However, under Sec. 108(a)(1)(D), as previously discussed, even though the sale income must be currently recognized, all or a portion of X's COD income may be excluded if the debt is QRPBI. If it is, the taxpayer can exclude the COD income in return for a reduction in the basis of his depreciable real property, in accordance with the ordering rules of Sec. 1017 and the regulations. Although the statute does not directly address this ordering, it appears that the reduction of basis under Sec. 108(c) is to be applied first to the taxpayer's basis in the depreciable real property that secured the debt discharged.
Example 8: The facts are the same as in Example 7. In lieu of recognizing $500,000 of COD income, X can elect to reduce its basis in the foreclosed property by $500,000 immediately before the disposition, as provided in Sec. 1017(b)(3)(F)(iii). X then recognizes a gain on the foreclosure as follows:
FMV $800,000 Basis $1,000,000 Sec. 108(c) adjustment (500,000) Gain 500,000 $300,000
Under Sec. 1017(d)(1)(B), the Sec. 108(c) $500,000 basis adjustment is treated as a depreciation deduction for purposes of characterizing the $300,000 gain under the Sec. 1250 recapture rules. In addition, under Sec. 1017(d)(2) the Sec. 108(c) adjustment is not treated as a depreciation adjustment under the straight-line method for purposes of calculating any Sec. 1250 recapture. Consequently, the $300,000 gain is ordinary income under the recapture rules.
In other cases, the aggregate basis limitation of Sec. 108(c)(2)(B) may curtail the amount of COD income that may be excluded when the adjusted basis of the foreclosed property, after being reduced by the discharged debt, is less than the COD income.
Example 9: X (who is neither in bankruptcy nor insolvent) owns a commercial building with an adjusted basis of $600,000 and FMV of $1,500,000 that is subject to a $2,000,000 recourse mortgage. X defaults on the loan and the lender forecloses. If X elects to exclude the $500,000 of COD income ($2,000,000 - $1,500,000), the basis adjustment is deemed made under Sec. 1017(b)(3)(F)(iii) immediately before the foreclosure and the gain on the disposition is as follows:
FMV $ 800,000 Basis $1,000,000 Sec. 108(c) adjustment (100,000) Gain 900,000 Capital loss $(100,000)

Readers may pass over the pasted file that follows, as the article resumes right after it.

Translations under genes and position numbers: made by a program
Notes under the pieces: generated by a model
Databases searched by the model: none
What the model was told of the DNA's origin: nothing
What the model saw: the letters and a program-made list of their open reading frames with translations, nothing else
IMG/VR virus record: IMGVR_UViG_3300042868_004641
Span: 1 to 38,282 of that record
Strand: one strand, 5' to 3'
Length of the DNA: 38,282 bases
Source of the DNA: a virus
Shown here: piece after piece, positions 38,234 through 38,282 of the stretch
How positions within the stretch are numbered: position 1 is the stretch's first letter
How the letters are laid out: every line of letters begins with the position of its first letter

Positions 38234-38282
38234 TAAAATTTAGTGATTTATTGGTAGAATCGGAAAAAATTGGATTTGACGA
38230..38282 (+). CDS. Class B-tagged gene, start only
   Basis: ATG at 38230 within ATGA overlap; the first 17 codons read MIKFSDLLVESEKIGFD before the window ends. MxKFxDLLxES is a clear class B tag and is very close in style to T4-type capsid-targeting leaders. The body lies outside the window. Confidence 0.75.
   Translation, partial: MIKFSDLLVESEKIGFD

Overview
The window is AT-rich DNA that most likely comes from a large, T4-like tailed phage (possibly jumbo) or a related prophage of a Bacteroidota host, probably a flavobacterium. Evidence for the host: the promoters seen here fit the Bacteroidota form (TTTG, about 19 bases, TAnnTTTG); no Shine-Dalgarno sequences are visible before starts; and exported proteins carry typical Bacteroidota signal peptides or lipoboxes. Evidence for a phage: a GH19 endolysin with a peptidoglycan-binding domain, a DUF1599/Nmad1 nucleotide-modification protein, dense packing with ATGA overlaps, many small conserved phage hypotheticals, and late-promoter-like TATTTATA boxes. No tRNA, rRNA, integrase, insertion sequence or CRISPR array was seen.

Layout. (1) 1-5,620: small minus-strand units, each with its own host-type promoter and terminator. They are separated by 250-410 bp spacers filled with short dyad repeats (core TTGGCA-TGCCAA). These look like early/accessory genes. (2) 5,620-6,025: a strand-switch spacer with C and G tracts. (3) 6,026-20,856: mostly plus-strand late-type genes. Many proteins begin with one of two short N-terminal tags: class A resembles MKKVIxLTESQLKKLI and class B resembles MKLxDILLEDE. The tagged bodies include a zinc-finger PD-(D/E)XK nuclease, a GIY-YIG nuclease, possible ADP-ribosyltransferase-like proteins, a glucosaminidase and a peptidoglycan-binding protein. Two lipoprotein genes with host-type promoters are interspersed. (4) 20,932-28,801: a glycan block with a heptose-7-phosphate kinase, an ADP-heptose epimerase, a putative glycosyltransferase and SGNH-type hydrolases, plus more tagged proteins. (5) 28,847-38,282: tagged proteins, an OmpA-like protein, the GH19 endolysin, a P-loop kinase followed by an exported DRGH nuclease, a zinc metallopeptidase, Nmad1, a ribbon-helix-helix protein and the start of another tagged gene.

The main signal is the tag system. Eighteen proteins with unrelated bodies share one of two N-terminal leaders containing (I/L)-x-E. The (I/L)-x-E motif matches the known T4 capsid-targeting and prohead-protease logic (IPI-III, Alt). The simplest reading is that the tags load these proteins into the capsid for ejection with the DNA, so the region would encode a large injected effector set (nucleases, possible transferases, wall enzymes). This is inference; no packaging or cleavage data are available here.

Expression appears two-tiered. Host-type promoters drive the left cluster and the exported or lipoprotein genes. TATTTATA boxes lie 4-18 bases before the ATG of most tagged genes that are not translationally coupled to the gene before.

Sec. 108(c)(2)(B) limits the amount of excluded COD income to $100,000 Presumably, any recapture under Sec. 1250 is limited to the excluded COD income.
Finally, in still other cases, electing to avoid the recognition of COD income can result in the current recognition of only capital loss.
Example 10: The facts are the same as in Example 7, but the recourse debt is $900,000. Absent a Sec. 108(c) adjustment, X recognizes a $200,000 capital loss ($800,000 - $1,000,000) and $100,000 of COD income ($900,000 - $800,000). With the Sec. 108(c) adjustment, X recognizes zero COD income and $100,000 capital loss, computed as follows:
FMV $ 800,000 Basis $1,000,000 Sec. 108(c) adjustment (100,000) 900,000 Capital loss $(100,000)
Because the transaction results in a loss, no recharacterization of the gain as ordinary income under the recapture rules is necessary. Thus, at the cost of reducing its capital loss, X avoids recognizing ordinary income.
Although the QRPBI exclusion rules appear premised on the taxpayer continuing to own the property securing the debt forgiven, Sec. 108(c) and its legislative history also take into account the application of the rules to a property the taxpayer does not retain. The interaction of the sale or exchange portion and the COD portion of the transaction allows the taxpayer to recognize a current loss from the exchange while avoiding COD income recognition. Although the taxpayer must adjust its basis in the foreclosed property so that its gain is increased (or its loss is decreased) on foreclosure, this appears to be a reasonable price to pay to avoid the COD income. Thus, the QRPBI election can significantly affect the amount and character of the gain or loss on the foreclosure, when the sale portion of the transaction gives rise to a current deduction.
In short, the bifurcated tax treatment of the foreclosure, coupled with a Sec. 108(c) basis adjustment, can result in a tax benefit to a borrower when the sale or exchange portion of the transaction results in a current capital loss. A debtor having real property with an FMV below both adjusted basis and recourse debt should consider transferring the property to the creditor in a "friendly foreclosure" if the Sec. 108(c) exclusion is available, to avoid COD income recognition.